The Monsters that Kill Employee Engagement

Which Monster-Category Does Your Worst Manager, or Co-worker, Fall Into?

Chilling and frightening stories about monsters aren't a Halloween exclusive. Over the years working with organizations, there’s something that no organization is immune to: bad managers, bad employees, and some downright monstrous people. Bad managers, and a negative work environment inevitably lead to disengaged, unmotivated employees.

For apparent reasons, we’re not allowed to create monster categories on employee engagement surveys. But today we’re going to have a little fun! We’ll explore the psyche of our favorite monsters and villains and give you easy-to-follow tips on how to deal with, avoid, or simply survive the monstrous manager and/or co-worker.

1. Dr. Jekyll and Mr. Hyde. Everyone has experienced the manager or co-worker that is intelligent, dedicated, and ready to go to battle for his team, only to talk bad about individuals on the team, crumple under pressure from senior management, or flat out throw his team under the bus.
What to do: Keep things in writing to avoid the “You said you would … etc.” After a meeting (spoken), send a written e-mail to summarize the meeting. Set clear boundaries to keep the personal out of the professional. And follow-up on requests you’ve made that need to go through senior management (again, written).

2. Annie Wilkes (Misery). Who hasn’t had an Annie in their career (to some degree or another)? She’s the ultimate in happy until, well, you throw a wrench in the story and something doesn’t come out exactly as she planned it. And it can be seemingly inconsequential. The cheery demeanor can get really dark, really fast.
What to do: Set clear and shared expectations for projects and products. Keep things in writing. Check in when something new, or unexpected, happens.
Have clear protocols for servicing equipment, updating software (to avoid the nasty missing typewriter key scene).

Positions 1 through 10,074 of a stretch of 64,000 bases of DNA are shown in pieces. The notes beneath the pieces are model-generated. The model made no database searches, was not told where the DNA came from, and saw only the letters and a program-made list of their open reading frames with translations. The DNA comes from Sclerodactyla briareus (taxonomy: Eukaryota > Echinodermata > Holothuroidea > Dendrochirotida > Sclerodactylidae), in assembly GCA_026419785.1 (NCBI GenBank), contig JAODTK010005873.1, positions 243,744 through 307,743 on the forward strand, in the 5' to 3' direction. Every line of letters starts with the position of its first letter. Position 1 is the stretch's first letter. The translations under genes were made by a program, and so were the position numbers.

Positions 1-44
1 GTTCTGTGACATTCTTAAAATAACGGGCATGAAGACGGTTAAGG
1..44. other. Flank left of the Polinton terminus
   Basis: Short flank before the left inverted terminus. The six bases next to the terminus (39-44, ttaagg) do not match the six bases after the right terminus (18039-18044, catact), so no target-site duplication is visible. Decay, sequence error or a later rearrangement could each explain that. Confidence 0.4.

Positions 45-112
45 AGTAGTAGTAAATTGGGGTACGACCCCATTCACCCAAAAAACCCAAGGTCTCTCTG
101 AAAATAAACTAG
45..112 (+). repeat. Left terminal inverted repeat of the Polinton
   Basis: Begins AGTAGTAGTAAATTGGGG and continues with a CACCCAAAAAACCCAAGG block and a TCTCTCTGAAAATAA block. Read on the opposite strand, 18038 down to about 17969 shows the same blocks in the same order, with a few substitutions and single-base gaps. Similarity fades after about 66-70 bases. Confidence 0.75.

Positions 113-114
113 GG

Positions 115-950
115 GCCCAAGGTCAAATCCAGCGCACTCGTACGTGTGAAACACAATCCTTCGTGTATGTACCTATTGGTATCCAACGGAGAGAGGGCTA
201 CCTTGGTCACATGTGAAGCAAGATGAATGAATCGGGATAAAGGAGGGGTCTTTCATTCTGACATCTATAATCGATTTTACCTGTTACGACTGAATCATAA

3. Pennywise the Clown (It). This one is tough. He feeds off people’s fear. (Children, but for the sake of the post, employees’ fear). This gives him power. But is the power real?
What to do: Don’t psych yourself out! Your supervisor should be there to guide and help you. Are you bringing out your own fears to turn your boss into a manifestation of Stephen King’s mind? Is your fear the monster?

4. Frankenstein. (Not the doctor who wanted to act like a God. The green guy with the boxy head.) He probably doesn’t express himself well, so it’s hard to see beyond the words. He comes off as clumsy, rough, and curt. He, deep down, is emotional, but he’s probably feeling jaded – maybe abandoned.
What to do: Put down the pitchfork and torch. This guy could be on your side. Pay attention to his actions. Take the time to engage him, talk to him, and share your concerns with him. You’ll probably be surprised at how willing he is to listen; how human he really is.

5. Patrick Bateman (American Psycho). Heads will roll. But what’s chilling about Patrick Bateman is his complete disconnect to the crimes he commits, the people he hurts, and the complete chaos in which he operates. He is the consummate narcissist. He’s entitled, vain, vindictive, and overly competitive.
What to do: Start job hunting; ask for a change of shifts, departments, whatever you can. This is disaster. If this manager or co-worker isn’t in the limelight and always shining, somebody will pay. This is probably the worst villain to have.

How can employees remain engaged when dealing with monstrous managers and co-workers?

The easy answer is to get rid of bad managers and employees. Working with organizations over the years, we’re also aware that it’s sometimes easier said than done. The bottom line is, everyone, at some point in their career, is going to have to deal with a bad supervisor or nasty co-worker. Even ones not listed (the Hannibal Lector Quid-Pro-Quo, the Envious Mr. Ripley, and the Teetering-on-the-Edge Underachiever Jack Torrance ... and so on.)

We’ve all read the books or seen the movies. So we all know that the first thing to do to effectively confront a monster manager or co-worker is have the right tools to deal with the monsters in workplace. So get prepared.

Happy Halloween! And good luck.

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